Wisconsin Court of Appeals Issues Reminder of Power of Federal Arbitration Act

29 July 2016 Wisconsin Appellate Law Blog

In the last generation, the U.S. Supreme Court has repeatedly promoted the policy under federal law in favor of arbitrating claims, including in the area of employment law. Among other issues, the Court has held on multiple occasions that employers can require employees to submit statutory employment claims to arbitration, whether via mandatory arbitration agreements (Gilmer v. Interstate/Johnson Lane Corp., 500 U.S. 20 (1991)) or in collective bargaining agreements (14 Penn Plaza LLC v. Pyett, 556 U.S. 247 (2009)). Likewise, the Court has held that the Federal Arbitration Act (“FAA”) allows contracting parties to agree to submit their disputes to arbitration even when state law requires those disputes to be resolved by an administrative agency (as is the case with employment discrimination claims under Wisconsin law). Preston v. Ferrer, 552 U.S. 346 (2008).

Earlier this week, the Wisconsin Court of Appeals issued another decision bolstering employers’ ability to mandate arbitration of employment claims.

In Menard, Inc. v. Dep’t of Workforce Development, No. 2015AP587 (July 26, 2016), an employee was fired after ten months on the job, when her employer learned that she had a criminal record. Because discrimination on the basis of a prior conviction can be unlawful in Wisconsin under certain circumstances, the employee filed a discrimination claim with the Wisconsin Department of Workforce Development (“DWD”), alleging that her termination violated the Wisconsin Fair Employment Act.

However, when the employee began her employment, she signed an employment agreement that provided in part, “you agree to submit your disputes [defined to include a variety of legal claims under state and federal law] to binding arbitration.” When the DWD refused to stop processing the claim in response to a request from the employer, the employer filed suit in circuit court seeking a writ of prohibition ordering the DWD to halt procedures.

The circuit court granted the writ, and the Wisconsin Court of Appeals affirmed earlier this week. The court held that the FAA preempts the WFEA and that the arbitration agreement unambiguously referred the discrimination claim to arbitration. Given the federal policy in favor of allowing parties to voluntarily submit claims to arbitration, the effect of the employment agreement was to deprive the DWD of jurisdiction to bring the matter to a hearing.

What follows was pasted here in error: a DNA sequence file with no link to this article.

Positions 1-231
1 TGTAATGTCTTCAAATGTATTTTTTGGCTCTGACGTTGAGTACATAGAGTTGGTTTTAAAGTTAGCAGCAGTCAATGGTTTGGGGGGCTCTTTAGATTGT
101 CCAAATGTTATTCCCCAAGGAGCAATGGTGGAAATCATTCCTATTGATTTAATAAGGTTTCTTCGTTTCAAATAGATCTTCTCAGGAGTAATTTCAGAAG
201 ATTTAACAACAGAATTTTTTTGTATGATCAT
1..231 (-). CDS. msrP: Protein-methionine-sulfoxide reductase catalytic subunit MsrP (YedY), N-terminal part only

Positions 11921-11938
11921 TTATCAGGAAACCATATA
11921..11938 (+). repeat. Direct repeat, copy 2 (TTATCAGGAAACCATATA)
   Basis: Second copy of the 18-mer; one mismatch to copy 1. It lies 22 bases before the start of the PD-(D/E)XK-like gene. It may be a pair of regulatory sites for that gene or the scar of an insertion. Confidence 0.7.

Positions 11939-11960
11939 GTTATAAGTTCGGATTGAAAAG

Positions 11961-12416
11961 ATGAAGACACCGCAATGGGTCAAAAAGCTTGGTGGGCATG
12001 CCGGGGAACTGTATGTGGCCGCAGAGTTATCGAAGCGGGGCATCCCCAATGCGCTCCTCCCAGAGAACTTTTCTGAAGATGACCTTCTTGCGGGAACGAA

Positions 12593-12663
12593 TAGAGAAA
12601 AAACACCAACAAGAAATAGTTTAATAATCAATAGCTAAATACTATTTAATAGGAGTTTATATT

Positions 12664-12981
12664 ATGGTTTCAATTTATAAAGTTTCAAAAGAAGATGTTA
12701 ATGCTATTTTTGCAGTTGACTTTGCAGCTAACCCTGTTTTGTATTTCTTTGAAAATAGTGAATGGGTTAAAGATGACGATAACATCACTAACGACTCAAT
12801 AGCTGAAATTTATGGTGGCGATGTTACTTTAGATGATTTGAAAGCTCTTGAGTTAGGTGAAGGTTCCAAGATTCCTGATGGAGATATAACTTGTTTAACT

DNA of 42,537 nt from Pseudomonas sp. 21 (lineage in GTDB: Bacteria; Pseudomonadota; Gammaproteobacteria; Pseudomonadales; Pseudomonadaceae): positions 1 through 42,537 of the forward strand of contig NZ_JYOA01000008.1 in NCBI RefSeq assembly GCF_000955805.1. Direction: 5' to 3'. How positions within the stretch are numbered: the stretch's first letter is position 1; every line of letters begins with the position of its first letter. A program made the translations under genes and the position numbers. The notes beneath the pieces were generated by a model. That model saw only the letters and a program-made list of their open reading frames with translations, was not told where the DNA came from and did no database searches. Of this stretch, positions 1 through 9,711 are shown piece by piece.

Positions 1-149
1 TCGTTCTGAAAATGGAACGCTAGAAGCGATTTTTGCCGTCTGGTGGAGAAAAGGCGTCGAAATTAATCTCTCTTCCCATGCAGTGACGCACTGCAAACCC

Despite the strong pro-arbitration stance taken by the courts in the last 25 years, relatively few employers mandate that statutory employment discrimination claims be referred to arbitration. This week’s case is another reminder that such agreements can be an effective method of avoiding costly employment litigation with disgruntled workers.

This blog is made available by Foley & Lardner LLP (“Foley” or “the Firm”) for informational purposes only. It is not meant to convey the Firm’s legal position on behalf of any client, nor is it intended to convey specific legal advice. Any opinions expressed in this article do not necessarily reflect the views of Foley & Lardner LLP, its partners, or its clients. Accordingly, do not act upon this information without seeking counsel from a licensed attorney. This blog is not intended to create, and receipt of it does not constitute, an attorney-client relationship. Communicating with Foley through this website by email, blog post, or otherwise, does not create an attorney-client relationship for any legal matter. Therefore, any communication or material you transmit to Foley through this blog, whether by email, blog post or any other manner, will not be treated as confidential or proprietary. The information on this blog is published “AS IS” and is not guaranteed to be complete, accurate, and or up-to-date. Foley makes no representations or warranties of any kind, express or implied, as to the operation or content of the site. Foley expressly disclaims all other guarantees, warranties, conditions and representations of any kind, either express or implied, whether arising under any statute, law, commercial use or otherwise, including implied warranties of merchantability, fitness for a particular purpose, title and non-infringement. In no event shall Foley or any of its partners, officers, employees, agents or affiliates be liable, directly or indirectly, under any theory of law (contract, tort, negligence or otherwise), to you or anyone else, for any claims, losses or damages, direct, indirect special, incidental, punitive or consequential, resulting from or occasioned by the creation, use of or reliance on this site (including information and other content) or any third party websites or the information, resources or material accessed through any such websites. In some jurisdictions, the contents of this blog may be considered Attorney Advertising. If applicable, please note that prior results do not guarantee a similar outcome. Photographs are for dramatization purposes only and may include models. Likenesses do not necessarily imply current client, partnership or employee status.

Related Services